How do I start tracing my family tree?
The general rule is always start with what you know. Talk with older members of the family and write down the names and places they remember. Get all the information you can – names, places, dates, etc. The LDS genealogy website has a number of blank forms that you can print out and use while gathering the data. In addition, go through old family photograph albums; if the photos are labelled with names and/or dates, great. If not, perhaps someone will know who it is. You might be fortunate enough to find someone who can not only identify the person, but who can also regale you with stories about the person in the picture. I find it particularly fruitful to have a cassette recorder running while we go through the album. The stories are great. For additional suggestions, the LDS website has a Research Guidance section.
Okay, I’ve got some first-hand knowledge. Now what?
Once you have first-hand information from people that were there or knew the people in question, look in the census records, not only to expand on the data you’ve gathered, but also to verify it (recollections are not always perfect). The federal census was first taken in the US in 1790, and then every ten years after that. The first Candian census was taken in 1871, and then every ten years afterwards. But these are just the federal censuses; there were also special censuses taken. Quebec conducted several throughout the 1600s. Maine conducted a special census in 1837. The first New Brunswick census was taken in 1850. The respective National Archives (in Washington and Ottawa) has the results (to varying degrees) of the federal censuses, as well as information on these special censuses. If Washington is not convenient, there are other sites of theAmerican National Archives that might be closer; and many of the records of the National Archives of Canadaare also available at the Provincial Archives in the provincial capital cities, if Ottawa is too far out of the way. And don’t forget that your local library should be able to get these records from the Archives through inter-library loan.
Is there any data available besides census records?
The churches tend to have only birth, marriage, and death records. Governments, on the other hand, LOVE to collect data. Fortunately, as long as it’s at least 75 years old or so, it should be publicly available; newer records are protected for privacy reasons. Other data to look for would be border entry records, pension records, civil service records, school records, property records, wills, tax records, and armed service records. (Click on the Vital Statistics link in the menu on the left for information relating to births, marriages and death records.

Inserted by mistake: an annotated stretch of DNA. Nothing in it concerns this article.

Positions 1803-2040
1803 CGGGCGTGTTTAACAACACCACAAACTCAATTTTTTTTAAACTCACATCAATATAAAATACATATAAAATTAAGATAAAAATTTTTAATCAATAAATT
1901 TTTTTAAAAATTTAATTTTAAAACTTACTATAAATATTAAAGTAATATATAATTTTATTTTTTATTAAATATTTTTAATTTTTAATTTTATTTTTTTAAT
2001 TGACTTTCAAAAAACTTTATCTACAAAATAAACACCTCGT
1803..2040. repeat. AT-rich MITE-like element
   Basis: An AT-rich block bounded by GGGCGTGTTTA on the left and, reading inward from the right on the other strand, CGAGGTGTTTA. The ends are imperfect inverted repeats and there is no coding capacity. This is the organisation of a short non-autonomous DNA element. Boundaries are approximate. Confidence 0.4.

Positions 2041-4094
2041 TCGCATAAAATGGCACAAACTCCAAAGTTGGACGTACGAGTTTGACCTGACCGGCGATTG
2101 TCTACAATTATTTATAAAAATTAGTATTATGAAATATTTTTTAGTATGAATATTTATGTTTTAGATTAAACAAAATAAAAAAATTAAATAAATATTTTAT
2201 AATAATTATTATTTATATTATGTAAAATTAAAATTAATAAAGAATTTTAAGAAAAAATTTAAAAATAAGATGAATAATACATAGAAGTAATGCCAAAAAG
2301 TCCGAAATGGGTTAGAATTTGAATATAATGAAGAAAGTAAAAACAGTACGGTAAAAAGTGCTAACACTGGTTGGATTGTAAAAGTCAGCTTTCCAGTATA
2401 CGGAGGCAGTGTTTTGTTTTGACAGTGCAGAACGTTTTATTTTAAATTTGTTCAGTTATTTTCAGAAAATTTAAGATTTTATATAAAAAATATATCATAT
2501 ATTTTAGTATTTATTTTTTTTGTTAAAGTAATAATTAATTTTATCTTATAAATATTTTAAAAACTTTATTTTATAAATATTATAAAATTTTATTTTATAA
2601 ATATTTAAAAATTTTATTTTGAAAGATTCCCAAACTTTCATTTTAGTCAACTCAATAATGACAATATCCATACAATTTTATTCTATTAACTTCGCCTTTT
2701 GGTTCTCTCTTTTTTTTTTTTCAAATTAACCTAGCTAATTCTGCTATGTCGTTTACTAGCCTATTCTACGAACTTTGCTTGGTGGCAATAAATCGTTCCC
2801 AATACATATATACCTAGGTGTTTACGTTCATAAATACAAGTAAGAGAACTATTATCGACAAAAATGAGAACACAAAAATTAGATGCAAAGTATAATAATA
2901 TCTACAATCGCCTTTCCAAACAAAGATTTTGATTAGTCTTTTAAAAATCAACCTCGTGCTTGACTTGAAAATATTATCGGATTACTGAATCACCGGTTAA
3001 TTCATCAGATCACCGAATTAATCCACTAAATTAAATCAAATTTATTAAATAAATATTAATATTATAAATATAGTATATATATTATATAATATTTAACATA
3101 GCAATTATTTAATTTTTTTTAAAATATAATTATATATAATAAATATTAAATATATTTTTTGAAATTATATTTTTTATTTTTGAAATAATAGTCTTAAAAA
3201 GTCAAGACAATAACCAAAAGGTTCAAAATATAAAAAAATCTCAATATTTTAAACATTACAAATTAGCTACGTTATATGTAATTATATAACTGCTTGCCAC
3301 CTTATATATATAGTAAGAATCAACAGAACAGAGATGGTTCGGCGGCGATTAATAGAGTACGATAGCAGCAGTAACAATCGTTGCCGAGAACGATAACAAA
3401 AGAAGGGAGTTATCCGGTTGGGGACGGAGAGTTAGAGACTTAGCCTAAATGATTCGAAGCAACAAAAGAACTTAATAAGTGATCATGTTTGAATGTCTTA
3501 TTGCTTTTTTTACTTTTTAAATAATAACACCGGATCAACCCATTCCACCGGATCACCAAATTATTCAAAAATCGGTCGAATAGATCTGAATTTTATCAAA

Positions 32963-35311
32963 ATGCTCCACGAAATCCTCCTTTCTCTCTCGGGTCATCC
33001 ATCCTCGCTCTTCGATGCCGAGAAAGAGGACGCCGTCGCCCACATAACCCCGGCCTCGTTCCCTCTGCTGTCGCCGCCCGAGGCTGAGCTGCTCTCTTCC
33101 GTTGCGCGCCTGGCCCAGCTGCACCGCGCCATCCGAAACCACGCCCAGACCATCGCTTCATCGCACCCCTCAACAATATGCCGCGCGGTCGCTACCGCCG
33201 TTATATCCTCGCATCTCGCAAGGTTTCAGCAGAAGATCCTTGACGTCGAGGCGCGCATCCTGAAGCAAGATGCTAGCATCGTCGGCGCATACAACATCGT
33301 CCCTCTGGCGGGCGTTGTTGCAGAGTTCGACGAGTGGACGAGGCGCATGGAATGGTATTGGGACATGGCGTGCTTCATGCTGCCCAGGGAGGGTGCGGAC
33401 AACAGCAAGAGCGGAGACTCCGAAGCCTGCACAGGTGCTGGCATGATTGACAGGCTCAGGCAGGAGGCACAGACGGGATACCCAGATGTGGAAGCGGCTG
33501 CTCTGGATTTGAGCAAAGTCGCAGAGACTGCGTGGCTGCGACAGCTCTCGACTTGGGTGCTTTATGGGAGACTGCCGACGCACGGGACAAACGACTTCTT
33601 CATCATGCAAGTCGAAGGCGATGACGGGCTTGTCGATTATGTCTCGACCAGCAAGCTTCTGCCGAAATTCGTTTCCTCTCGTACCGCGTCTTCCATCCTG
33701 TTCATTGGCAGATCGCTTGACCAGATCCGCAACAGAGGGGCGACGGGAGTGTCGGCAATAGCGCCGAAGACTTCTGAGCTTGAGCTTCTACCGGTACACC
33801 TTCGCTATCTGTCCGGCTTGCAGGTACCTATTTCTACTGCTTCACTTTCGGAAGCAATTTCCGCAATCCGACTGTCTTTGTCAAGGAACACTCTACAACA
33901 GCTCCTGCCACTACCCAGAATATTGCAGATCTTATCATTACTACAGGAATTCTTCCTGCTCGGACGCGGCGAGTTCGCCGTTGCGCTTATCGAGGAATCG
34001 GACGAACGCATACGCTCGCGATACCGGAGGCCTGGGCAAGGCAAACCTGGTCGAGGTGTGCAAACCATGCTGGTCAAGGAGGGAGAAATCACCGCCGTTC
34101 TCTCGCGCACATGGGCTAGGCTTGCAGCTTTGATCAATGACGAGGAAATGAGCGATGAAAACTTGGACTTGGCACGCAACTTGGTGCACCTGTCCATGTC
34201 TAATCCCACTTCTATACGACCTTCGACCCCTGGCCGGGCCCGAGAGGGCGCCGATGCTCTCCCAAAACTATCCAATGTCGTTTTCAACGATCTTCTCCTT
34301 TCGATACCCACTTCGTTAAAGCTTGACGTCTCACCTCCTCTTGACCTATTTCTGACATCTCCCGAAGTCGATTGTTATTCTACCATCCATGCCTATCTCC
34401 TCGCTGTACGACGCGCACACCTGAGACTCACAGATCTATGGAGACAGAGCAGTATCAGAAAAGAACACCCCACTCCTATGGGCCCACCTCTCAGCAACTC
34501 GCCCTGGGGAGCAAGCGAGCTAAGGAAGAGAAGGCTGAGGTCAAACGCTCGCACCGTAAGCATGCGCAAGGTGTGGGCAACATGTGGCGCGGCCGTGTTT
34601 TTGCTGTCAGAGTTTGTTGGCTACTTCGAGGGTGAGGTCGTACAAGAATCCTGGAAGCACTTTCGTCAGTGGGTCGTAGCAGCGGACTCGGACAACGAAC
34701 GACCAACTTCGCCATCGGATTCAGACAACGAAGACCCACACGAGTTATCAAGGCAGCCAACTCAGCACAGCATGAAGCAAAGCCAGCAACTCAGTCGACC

There are also organizations that require documented lineages for admission. These may be based on a common ancestor (such as the Monticello Society), on a war in which one’s ancestors fought (Daughters of the American Revolution, the United Empire Loyalists’ Association, and the Daughters of the Confederacy), or something about the ancestors (Mayflower Descendants).
Why isn’t there any actual genealogy data on the pages?
Some people seem to expect that they will find complete family trees with all the data they were looking for right there at their fingertips. When they discover that the site consists mostly of pointers to where look for the data, rather than the data itself, they are discouraged and frustrated. Unfortunately, that would make this site unwieldy, difficult to navigate and even more difficult to maintain. Besides, it’s a little like reinventing the wheel. It just makes more sense to suggest places where you can have a good chance of finding the information you want. Not only that, replicating information creates the potential for errors in the transcription and some data collections are protected by copyright.
We do provide links to family genealogy pages as well where you will find family trees and other family information. Just bear in mind that we can’t confirm the veracity of the information so it will be up to you to verify the information.
I’ve found two sources of information for the same person, but the information in each one is different.
One possibility is that somewhere, someone misstated or miscopied something. And this isn’t limited to someone copying the record; it might be the person CREATING the record. I have found birth certificates, where the doctor recorded the date of birth as the date he was sent for, yet the baby was born soon after midnight. A “birth date” might really be the date of baptism, or a “death date” might really be the date of burial. Gravestones were carved with information supplied by the bereaved, who were likely not thinking as clearly as they otherwise might. Immigration officials may not have clearly understood what the newcomers were saying, or the immigrants might not have understood what they were being asked. (My favorite such story was the unfortunate German immigrant who was so terrified by the immigration official that he forgot his own name when asked, and so blurted out something like “schoen forgessen” (“I’ve forgotten”) – whereupon he became Shawn Ferguson!).
The other possibility is that the information isn’t really about the same person. In an area that is predominantly French-Catholic like Madawaska, Aroostook, and Vicotria counties, many names (Marie and François) are very popular, and so there is quite a likelihood that two people would end up with the same name.
Do you have a question you don’t see answered? Send your question(s) to firstname.lastname@example.org and if it is relevant, we will answer it and add it to the list.